In other words, data centers face real and frequent risks from many sides. Whether data is stored on-premises, in managed services data centers, in hybrid infrastructures, or elsewhere, strengthening the resilience of that data is key to mitigate risks. This is especially true for cloud data storage, an increasingly popular option for data centers.
With its usability, accessibility, and low costs, cloud data storage is a game changer for many companies. But it also brings additional risks.
Because cloud storage is highly centralized, an outage or issue at a major cloud provider can cause significant downtime for the organizations using their services. Just take the major December 2021 Amazon AWS outages that caused downtime at Netflix, IMDb, the online teaching platform Canvas, and more. Or the November 2021 Google Cloud outage that temporarily took down web services for Snapchat, Spotify, Etsy, Discord, and more.
In other words, data can become unavailable even when your specific organization hasn’t been targeted. As the Harvard Business Review puts it, “Servers and technology can be found at secondary sites, but if the data is locked in the cloud, the business’s ability to function may be severely compromised.” This goes double for companies that store their backups in the same cloud as their regular data.
That said, there are also lots of good reasons to adopt the cloud. With cloud storage, companies can avoid on-premises data center costs like licensing, support, and maintenance fees as well as energy and cooling costs and hardware upgrades and replacements. The cloud also offers ease of backups for disaster recovery, and major cloud providers usually offer some measure of data security for data security.
Ultimately, organizations storing their data in the cloud must make sure to invest in strong data resilience policies and solutions. IBM puts it bluntly: “If organizations are not integrating resiliency into their initial cloud adoption, they are accepting risks, whether they realize it or not.”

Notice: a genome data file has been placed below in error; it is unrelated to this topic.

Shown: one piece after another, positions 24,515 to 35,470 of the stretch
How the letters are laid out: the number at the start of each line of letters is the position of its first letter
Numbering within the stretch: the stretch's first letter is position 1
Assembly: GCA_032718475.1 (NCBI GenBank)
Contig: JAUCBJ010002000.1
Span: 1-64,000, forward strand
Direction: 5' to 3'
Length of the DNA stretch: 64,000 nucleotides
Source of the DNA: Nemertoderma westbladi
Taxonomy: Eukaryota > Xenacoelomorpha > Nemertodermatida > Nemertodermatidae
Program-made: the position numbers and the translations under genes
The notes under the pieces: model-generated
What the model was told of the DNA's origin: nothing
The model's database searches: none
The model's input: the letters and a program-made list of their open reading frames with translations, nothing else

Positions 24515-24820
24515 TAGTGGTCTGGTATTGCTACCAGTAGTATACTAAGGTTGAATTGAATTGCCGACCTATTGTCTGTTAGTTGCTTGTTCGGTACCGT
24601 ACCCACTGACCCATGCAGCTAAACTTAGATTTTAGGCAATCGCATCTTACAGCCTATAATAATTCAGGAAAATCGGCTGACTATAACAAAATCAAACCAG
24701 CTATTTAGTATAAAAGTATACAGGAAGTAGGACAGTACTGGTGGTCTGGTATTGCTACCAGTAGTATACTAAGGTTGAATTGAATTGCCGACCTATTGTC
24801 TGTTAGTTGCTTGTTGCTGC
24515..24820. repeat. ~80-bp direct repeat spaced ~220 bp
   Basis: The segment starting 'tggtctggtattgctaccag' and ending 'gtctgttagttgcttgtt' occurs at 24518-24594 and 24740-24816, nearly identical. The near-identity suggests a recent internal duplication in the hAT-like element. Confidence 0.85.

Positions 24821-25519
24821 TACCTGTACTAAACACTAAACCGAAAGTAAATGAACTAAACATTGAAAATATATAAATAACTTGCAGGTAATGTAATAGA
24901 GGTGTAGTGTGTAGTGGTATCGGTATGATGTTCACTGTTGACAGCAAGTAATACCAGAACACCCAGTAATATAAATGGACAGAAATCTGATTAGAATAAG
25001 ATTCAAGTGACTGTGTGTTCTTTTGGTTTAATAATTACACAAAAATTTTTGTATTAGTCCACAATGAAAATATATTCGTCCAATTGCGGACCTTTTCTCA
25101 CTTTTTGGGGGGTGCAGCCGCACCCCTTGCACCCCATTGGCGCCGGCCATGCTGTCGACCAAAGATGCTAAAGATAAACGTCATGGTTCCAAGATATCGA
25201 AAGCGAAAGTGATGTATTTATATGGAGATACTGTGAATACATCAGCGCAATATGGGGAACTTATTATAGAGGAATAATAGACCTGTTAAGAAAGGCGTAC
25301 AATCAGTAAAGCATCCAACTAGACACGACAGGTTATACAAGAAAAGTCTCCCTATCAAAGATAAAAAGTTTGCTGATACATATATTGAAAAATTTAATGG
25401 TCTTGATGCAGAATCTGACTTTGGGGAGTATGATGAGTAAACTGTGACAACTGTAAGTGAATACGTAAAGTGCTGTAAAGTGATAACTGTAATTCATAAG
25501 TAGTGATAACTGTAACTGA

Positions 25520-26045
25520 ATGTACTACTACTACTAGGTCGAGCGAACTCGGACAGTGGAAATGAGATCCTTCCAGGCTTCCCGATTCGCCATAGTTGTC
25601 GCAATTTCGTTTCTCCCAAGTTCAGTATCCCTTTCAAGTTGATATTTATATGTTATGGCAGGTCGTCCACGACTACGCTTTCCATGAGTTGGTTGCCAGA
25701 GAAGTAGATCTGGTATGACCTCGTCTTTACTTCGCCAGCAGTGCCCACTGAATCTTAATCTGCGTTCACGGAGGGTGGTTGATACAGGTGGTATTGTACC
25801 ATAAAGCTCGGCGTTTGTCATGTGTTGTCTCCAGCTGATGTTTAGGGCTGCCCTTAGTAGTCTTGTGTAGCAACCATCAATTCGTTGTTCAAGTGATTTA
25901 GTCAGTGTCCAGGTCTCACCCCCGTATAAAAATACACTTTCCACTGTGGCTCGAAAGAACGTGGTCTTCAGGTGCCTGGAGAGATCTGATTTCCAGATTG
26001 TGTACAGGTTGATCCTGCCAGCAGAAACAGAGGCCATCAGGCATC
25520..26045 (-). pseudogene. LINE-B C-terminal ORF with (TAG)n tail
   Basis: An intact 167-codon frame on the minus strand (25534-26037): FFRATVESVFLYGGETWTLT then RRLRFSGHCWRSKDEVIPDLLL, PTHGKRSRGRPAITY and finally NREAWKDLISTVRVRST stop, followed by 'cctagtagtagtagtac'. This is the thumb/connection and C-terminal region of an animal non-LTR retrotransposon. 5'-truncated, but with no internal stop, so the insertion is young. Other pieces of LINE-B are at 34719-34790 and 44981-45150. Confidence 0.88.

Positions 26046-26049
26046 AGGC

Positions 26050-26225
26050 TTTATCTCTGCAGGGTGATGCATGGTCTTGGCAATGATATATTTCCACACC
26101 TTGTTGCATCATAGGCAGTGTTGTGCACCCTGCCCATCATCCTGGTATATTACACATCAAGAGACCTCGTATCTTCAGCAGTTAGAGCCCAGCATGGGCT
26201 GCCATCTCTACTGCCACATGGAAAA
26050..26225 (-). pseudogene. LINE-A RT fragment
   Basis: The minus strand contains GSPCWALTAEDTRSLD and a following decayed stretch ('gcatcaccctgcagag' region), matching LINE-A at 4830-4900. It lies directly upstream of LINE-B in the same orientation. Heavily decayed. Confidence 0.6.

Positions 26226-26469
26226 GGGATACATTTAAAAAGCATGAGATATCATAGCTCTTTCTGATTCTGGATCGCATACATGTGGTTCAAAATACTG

Having strong data resilience means that your company will be able to detect, respond to, and recover from disruptions in a timely manner. The US Department of Energy suggests several complementary pathways to strengthening data resilience, including damage prevention, system recovery, survivability, and strengthening reliability and availability.
In particular, high availability is key to achieving resilience in data centers. High availability refers to the ability of a system to operate continuously without a single point of failure.
Additionally, data centers can strengthen their data resilience with redundancy. Infrastructure redundancy — duplicating entire components or systems — has been a common approach, but a more cost-effective strategy is data redundancy. In this model, organizations can maintain their data availability without rebuilding their full infrastructure across multiple clouds.
The right microsharding solution can shred and distribute data across multiple customer-owned storage repositories for stronger data resilience in the face of tampering, deletion, outages, cloud ransomware, and more. It can also offer high availability with two or more virtual clusters for failover. And it can operate in multiple clouds — as well as in hybrid-cloud environments that use a mix of on-premises and public cloud services.